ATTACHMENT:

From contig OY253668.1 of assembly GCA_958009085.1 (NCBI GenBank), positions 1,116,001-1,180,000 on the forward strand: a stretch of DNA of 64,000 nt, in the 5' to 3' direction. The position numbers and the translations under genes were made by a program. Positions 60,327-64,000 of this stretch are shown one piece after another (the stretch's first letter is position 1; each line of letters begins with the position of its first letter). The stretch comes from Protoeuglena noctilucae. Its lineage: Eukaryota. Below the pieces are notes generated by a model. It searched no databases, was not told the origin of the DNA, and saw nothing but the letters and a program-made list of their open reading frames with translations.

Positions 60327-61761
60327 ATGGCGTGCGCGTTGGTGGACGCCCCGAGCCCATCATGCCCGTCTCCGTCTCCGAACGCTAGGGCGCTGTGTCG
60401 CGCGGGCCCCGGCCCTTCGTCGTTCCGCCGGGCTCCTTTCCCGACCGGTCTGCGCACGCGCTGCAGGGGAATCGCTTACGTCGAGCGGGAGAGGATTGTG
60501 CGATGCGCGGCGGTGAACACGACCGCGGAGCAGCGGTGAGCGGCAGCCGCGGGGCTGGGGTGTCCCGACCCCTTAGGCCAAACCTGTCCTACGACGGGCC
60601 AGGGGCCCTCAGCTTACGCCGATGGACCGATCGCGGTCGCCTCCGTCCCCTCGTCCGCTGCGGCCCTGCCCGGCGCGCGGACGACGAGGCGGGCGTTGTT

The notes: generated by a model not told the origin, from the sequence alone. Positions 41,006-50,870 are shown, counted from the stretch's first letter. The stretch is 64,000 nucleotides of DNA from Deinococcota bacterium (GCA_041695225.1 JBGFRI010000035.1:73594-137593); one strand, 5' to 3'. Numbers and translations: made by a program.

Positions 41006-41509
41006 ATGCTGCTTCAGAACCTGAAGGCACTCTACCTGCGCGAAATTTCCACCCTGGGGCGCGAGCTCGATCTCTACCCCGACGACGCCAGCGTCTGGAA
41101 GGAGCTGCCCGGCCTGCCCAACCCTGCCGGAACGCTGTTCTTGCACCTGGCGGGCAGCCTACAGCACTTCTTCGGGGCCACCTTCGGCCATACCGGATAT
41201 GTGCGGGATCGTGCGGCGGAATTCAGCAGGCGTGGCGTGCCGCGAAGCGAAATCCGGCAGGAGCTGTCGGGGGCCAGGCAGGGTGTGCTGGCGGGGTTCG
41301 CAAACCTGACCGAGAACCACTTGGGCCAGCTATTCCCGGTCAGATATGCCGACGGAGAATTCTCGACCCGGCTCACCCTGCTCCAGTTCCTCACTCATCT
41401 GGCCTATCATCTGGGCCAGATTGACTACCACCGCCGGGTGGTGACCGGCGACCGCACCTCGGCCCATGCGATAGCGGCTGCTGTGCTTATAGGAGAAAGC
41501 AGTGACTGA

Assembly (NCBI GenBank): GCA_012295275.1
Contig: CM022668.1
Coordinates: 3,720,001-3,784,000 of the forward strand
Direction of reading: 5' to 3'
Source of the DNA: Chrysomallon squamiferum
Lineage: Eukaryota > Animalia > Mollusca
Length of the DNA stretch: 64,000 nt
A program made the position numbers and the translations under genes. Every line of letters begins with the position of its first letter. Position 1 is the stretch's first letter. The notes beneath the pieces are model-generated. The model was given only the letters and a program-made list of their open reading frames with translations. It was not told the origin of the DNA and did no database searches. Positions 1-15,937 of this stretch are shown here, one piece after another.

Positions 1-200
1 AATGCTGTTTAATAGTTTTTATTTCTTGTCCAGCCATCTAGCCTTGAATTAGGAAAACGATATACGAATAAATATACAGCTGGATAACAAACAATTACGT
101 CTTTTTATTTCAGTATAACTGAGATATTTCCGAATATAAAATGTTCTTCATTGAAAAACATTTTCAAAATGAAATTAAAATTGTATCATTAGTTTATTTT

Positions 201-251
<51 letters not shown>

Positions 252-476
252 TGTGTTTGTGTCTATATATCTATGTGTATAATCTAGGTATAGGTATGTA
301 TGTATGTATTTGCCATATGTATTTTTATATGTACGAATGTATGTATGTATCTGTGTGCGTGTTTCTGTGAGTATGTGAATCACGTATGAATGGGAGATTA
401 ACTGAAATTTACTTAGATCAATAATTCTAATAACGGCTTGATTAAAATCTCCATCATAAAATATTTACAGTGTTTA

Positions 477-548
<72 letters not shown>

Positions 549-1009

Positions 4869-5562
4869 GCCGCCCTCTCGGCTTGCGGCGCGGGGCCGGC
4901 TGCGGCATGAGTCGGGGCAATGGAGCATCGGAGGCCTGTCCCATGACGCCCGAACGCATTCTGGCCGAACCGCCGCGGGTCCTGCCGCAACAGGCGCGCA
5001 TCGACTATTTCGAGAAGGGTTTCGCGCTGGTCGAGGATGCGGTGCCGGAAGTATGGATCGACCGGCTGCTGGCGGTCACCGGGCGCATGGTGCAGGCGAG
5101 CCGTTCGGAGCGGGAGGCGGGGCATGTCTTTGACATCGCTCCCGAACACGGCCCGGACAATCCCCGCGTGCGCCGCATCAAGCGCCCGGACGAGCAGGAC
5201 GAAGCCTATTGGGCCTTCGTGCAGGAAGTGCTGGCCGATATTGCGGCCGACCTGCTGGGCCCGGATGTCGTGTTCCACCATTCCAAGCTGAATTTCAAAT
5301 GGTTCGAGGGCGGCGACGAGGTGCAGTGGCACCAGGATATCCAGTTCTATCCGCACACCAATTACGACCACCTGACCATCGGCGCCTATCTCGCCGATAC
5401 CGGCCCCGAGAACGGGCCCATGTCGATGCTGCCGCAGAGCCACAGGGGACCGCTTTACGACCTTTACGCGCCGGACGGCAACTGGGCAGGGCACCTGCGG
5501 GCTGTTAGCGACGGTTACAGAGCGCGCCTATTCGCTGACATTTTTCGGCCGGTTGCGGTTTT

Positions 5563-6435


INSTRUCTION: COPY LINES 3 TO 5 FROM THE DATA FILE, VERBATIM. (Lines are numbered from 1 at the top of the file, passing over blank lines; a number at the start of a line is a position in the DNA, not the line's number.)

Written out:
60327 ATGGCGTGCGCGTTGGTGGACGCCCCGAGCCCATCATGCCCGTCTCCGTCTCCGAACGCTAGGGCGCTGTGTCG
60401 CGCGGGCCCCGGCCCTTCGTCGTTCCGCCGGGCTCCTTTCCCGACCGGTCTGCGCACGCGCTGCAGGGGAATCGCTTACGTCGAGCGGGAGAGGATTGTG
60501 CGATGCGCGGCGGTGAACACGACCGCGGAGCAGCGGTGAGCGGCAGCCGCGGGGCTGGGGTGTCCCGACCCCTTAGGCCAAACCTGTCCTACGACGGGCC